Four NFL franchises currently have their rosters run by former Patriots executives.
And in Detroit, Atlanta, Tennessee and Tampa Bay things are either looking up or already there. First-year GMs Bob Quinn (Lions) and John Robinson (Titans) both saw improvement (7-9 to 9-7 and a playoff berth for Detroit; 3-13 to 9-7 for the Titans).
Jason Licht, whose Patriots roots aren’t quite as deep (two tours of duty in New England, the second from 2009-2011), is overseeing the impressive rise of the Bucs (9-7). And in Atlanta, the men that helped build the roster that won three Super Bowls in four seasons with the Patriots -- Scott Pioli and Thomas Dimitroff -- have guided the Falcons to an 11-5 season.
And that brings us to Nick Caserio. As all these guys who worked under him have quick success and the guys he learned under keep plugging along, Caserio is still here.
Still here even though he’s among the best execs in the league and has been for a while.
Putting it plainly, there is no personnel man in the league has a better resume than he does when it comes to exhausting all avenues of player acquisition.
Just going off the current roster of recent pickups is fascinating. Caserio’s brought on players in the draft (Malcolm Mitchell, Joe Thuney and Vincent Valentine this season after the league took the team’s first-rounder). He’s brought them in as rookie free agents (Malcolm Butler, Jonathan Jones), in-season trades (Akeem Ayers, Jonathan Casillas, Kyle Van Noy), waiver claims (Michael Floyd), restricted free agents (Chris Hogan) unrestricted free agents (Chris Long, Jabaal Sheard).
He’s built depth at the most important position on the field -- quarterback -- where the Patriots are three-deep. He’s put together complex contracts like the one with Rob Gronkowski and made sure the middle-class was well-paid as it developed (Marcus Cannon). He’s reeled free agents back in after they hit the market (Devin McCourty) and made extremely difficult moves that would make most personnel men blanch (trading Jamie Collins and Chandler Jones). He’s good at keeping the team away from mortgaging its future and he’s been outstanding at leveraging it with trades to pick up draft picks.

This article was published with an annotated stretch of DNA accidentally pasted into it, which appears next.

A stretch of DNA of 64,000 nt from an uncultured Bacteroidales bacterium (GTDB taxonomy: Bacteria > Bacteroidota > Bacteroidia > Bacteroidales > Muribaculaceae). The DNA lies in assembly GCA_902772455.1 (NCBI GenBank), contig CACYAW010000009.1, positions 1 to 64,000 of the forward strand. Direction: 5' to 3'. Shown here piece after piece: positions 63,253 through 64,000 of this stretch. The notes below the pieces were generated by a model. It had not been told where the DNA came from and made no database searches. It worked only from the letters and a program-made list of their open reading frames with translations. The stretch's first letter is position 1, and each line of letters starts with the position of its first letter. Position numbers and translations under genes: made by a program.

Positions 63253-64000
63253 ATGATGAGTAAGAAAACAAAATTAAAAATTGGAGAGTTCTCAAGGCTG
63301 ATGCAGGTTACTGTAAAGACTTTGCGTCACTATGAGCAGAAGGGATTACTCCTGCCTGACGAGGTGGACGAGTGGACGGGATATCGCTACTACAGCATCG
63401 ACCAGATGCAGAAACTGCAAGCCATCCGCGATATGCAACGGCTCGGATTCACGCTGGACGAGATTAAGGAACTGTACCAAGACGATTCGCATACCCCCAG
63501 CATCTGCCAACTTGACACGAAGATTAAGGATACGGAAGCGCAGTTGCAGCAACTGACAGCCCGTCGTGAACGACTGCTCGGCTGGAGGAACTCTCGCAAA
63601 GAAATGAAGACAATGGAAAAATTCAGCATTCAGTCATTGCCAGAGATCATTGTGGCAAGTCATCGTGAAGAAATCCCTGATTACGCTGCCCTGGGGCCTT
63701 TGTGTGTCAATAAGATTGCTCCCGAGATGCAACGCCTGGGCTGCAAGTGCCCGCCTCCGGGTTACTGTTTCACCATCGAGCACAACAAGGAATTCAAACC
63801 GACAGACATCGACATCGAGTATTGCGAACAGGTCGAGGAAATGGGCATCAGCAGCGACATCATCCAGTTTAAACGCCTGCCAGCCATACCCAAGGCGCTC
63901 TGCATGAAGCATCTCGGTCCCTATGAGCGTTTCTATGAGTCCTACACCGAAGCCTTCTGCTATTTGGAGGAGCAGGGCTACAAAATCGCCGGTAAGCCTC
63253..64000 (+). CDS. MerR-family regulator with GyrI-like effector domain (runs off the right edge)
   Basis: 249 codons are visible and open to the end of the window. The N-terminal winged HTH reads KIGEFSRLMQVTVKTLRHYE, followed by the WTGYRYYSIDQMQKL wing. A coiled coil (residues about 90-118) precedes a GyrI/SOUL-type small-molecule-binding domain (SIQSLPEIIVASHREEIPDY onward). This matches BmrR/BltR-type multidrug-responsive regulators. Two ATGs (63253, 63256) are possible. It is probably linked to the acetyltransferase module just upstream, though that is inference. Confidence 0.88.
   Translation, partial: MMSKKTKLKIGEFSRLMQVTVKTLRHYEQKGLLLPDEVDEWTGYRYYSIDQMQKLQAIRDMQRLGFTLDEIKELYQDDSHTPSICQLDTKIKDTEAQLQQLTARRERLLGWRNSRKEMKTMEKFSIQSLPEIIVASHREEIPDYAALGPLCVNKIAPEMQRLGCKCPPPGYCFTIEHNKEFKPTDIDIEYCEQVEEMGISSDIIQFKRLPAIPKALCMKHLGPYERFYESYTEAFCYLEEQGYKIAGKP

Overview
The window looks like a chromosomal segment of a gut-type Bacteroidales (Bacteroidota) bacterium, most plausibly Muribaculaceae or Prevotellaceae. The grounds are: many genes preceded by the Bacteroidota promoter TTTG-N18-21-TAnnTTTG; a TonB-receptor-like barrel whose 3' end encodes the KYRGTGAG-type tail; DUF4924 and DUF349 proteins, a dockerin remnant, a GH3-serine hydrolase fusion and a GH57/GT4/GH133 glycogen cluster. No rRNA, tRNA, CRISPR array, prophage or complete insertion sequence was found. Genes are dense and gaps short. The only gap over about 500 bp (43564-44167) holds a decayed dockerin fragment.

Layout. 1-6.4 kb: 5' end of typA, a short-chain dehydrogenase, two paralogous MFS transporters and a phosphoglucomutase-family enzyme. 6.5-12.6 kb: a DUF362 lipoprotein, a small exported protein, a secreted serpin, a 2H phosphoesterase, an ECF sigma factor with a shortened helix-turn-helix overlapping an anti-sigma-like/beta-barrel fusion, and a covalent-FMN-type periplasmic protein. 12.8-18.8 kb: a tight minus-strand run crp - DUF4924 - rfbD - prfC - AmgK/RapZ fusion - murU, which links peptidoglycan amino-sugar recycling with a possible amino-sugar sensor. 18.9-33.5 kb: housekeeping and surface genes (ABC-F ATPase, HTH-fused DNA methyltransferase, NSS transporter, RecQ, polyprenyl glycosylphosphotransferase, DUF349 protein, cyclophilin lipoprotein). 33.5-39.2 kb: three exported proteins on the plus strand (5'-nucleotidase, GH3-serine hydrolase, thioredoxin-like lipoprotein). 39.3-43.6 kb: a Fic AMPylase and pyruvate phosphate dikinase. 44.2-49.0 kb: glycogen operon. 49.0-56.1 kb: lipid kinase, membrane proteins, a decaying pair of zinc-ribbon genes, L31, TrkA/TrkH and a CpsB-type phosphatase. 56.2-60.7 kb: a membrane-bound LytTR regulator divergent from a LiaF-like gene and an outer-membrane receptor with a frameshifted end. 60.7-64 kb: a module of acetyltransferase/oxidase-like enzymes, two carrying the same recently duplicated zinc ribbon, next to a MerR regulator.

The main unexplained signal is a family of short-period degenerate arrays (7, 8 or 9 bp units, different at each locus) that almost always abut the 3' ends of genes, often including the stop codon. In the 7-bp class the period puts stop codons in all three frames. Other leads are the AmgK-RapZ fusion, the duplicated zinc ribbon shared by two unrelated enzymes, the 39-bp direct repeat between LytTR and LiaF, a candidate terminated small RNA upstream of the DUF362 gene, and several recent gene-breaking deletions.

Because of the overwhelming shadow Bill Belichick casts on all things Patriots, Caserio isn’t singularly recognized as being the one behind personnel moves even though Belichick doles out the credit to Caserio all year long as being the one doing the negotiations and overseeing the pro and college personnel and scouting departments. Caserio wouldn’t do anything without Belichick’s tacit or direct approval but there’s a whole lot that Belichick knows he doesn’t have to worry about because Caserio is on it. He’s on everything.
Because the Patriots’ staff whole football operation is small and close-knit, Caserio is able to get his hands dirty on the coaching side of things when necessary. Which makes sense because that’s where he started with the team back in 2002. He doesn’t do so in a way that Bigfoots the operation, more as someone seeing as much as he can and helping where hands are needed.
Having taken over the personnel role after Pioli left, Caserio’s seen some stuff too. Whether it be bad big-ticket signings like Chad Ochocinco, Albert Haynesworth and Shaun Ellis, the tragic disaster that was Aaron Hernandez or the recently scrutinized decision to not only claim a guy like Floyd four days after a DUI but to pick him up at a cost of $1.2M for four games' work.
How a team and a GM properly deals with miscalculations like signings gone bad or the absolute worst-case scenario like Hernandez, corrects its mistakes and carries on is not something that can be taught. It’s got to be lived. And while no owner is going to go there on the day Caserio is hired somewhere else -- if he ever is -- knowing that Caserio’s got experience in all manner of crisis management is a selling point.
There aren’t a lot of GM jobs out there right now and the one that’s emerged -- San Fran -- comes with the unappetizing prospect of working for Jed York, President of the Lucky Sperm Club, Bay Area Chapter.
The Niners are trying to interview both Caserio and offensive coordinator Josh McDaniels this week. Landing them as a package deal and then extracting Jimmy Garoppolo from the Patriots would be more than York deserves.
But this is worth remembering. As brilliant as McDaniels is and as much as Tom Brady loves working with him, Caserio is the possible loss that should make Patriots fans quiver. He is a lobe of Belichick’s brain at this point. Also, he’s been here since Belichick was only about a Level 3 genius. He’s been here for years that weren’t awesome. He can give the pushback or dissenting viewpoint when necessary because -- while Belichick is a football deity -- Caserio’s seen him naked (figuratively speaking).
In other words, as much as Nick Caserio deserves the recognition that would come with teams courting him to run their programs, if you like the Patriots the way they are -- dominant -- you don’t really want to see that happen.